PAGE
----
Whistles and Contaminations
His great-aunt said she understood:
these were mouth-marks the blind angels left,
as they whirred against the walls,
voices stiff as engraving,
unable to evoke a door. Something opens
with small stings, like the shuttle of glasses.
As if the background of laughter
were painted slap-dash, it becomes
almost obscene, bathes the walls,
a flimsy fog through which anyone
could see, or the slowest asthmatic breathing —
And the search for a break, the leak
in the lead-lined holding tank of stars —
his skin branded by the angels' impossibility.
Later he searched for evocative headstones,
unequivocal positions for again and O.
Antidotes for claustrophobic jokes, for toasts
to a happiness no one could bear.
Aunt Bell loudly asked, “Is the torture
the laughter, or is it torture to laugh?”
Locked in the coldest room, practicing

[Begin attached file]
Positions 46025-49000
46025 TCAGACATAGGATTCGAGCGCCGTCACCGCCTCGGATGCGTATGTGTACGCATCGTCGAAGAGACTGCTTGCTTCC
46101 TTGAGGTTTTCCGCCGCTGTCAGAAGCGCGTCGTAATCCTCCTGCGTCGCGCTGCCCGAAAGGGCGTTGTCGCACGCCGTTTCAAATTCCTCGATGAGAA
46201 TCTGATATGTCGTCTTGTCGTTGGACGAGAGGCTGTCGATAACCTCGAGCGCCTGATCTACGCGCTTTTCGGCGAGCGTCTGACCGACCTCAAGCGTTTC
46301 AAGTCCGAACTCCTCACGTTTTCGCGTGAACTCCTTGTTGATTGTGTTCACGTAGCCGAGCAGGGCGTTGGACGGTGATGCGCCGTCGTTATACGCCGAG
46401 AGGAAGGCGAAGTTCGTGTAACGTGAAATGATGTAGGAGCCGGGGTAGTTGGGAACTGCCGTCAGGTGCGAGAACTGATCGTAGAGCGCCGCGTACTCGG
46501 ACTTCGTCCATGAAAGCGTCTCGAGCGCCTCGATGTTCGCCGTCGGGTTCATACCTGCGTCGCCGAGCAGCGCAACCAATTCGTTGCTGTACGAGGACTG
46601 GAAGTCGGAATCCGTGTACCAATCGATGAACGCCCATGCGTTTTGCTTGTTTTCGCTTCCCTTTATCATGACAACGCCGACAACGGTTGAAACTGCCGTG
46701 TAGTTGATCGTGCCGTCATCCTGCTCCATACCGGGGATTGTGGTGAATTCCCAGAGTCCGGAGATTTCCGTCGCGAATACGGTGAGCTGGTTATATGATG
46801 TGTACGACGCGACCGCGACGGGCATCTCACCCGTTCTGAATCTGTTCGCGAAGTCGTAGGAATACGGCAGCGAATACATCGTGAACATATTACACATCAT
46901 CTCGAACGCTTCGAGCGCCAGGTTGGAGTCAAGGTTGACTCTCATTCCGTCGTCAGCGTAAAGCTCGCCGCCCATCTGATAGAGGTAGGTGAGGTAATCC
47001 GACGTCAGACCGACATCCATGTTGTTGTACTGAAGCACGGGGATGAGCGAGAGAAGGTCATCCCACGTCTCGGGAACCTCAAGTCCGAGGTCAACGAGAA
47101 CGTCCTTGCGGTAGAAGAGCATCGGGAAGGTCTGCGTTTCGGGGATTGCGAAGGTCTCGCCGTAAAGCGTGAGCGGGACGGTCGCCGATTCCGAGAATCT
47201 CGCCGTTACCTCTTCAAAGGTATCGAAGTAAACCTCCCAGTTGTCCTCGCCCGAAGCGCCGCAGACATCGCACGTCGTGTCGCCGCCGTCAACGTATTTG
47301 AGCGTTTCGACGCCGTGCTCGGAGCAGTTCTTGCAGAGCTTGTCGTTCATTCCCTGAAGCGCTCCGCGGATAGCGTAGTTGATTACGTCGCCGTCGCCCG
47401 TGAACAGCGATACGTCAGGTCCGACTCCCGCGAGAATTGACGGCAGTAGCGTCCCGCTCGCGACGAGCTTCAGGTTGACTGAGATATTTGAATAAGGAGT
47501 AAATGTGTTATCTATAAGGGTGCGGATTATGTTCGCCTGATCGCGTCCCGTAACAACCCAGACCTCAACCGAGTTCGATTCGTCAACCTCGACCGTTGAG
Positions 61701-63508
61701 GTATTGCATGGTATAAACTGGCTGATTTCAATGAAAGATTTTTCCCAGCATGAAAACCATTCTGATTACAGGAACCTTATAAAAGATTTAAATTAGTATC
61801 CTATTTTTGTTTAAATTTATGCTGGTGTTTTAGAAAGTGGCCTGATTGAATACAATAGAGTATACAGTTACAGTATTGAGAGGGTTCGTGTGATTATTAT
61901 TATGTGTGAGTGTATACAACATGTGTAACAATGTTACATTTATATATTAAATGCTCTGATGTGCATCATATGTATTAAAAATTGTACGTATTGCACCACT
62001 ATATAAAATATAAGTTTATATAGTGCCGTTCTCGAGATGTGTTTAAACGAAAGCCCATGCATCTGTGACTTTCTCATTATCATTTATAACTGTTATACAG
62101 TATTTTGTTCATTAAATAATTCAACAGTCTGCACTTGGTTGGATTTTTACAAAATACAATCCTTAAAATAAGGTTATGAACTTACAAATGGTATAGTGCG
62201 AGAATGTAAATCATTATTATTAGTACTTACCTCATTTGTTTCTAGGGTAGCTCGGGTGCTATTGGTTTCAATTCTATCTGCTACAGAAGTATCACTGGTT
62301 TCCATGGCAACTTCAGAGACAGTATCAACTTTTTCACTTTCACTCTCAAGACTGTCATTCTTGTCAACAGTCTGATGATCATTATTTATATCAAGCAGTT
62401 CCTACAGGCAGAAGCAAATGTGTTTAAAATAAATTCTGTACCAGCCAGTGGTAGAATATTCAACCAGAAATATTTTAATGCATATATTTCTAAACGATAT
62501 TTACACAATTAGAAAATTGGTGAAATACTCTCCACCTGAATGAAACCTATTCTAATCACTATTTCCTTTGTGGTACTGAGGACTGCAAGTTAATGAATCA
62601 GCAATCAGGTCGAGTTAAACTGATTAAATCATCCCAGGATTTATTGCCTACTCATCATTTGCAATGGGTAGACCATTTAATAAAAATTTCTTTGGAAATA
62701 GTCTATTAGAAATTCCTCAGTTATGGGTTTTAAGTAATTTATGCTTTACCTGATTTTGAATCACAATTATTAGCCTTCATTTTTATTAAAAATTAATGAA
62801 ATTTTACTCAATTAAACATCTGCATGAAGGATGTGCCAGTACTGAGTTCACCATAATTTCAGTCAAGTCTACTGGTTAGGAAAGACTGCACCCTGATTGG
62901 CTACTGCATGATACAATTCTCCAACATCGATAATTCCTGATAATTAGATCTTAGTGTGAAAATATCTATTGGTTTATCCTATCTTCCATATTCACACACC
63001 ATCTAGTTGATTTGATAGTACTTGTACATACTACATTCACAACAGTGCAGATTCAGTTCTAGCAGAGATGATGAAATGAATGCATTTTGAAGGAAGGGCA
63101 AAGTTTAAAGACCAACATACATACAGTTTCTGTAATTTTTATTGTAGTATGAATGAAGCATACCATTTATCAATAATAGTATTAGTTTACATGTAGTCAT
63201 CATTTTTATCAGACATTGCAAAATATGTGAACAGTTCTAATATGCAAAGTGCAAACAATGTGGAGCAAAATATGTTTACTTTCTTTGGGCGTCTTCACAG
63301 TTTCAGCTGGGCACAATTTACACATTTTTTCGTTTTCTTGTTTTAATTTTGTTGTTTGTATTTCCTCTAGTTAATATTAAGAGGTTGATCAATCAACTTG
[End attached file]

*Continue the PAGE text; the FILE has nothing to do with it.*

its reticence, the glazed look he cannot
fit his face into, he tries to close off
the night's white-washed sobbing, its cries
that convulsed from false renunciation
to delight. Behind curtains too heavy
to lift, a manic piano won't stop:
its keys strike down like a person
choking, and continuing to choke.
And he dreams of an ocean,
a loud ocean of glasses still empty
and beckoning to be filled with something,
some redness to line what can't be shown,
a tangible poison, a stain.
New Writing: The International Journal of the Practice and Theory of Creative Writing 3:2 (November 2006): 123.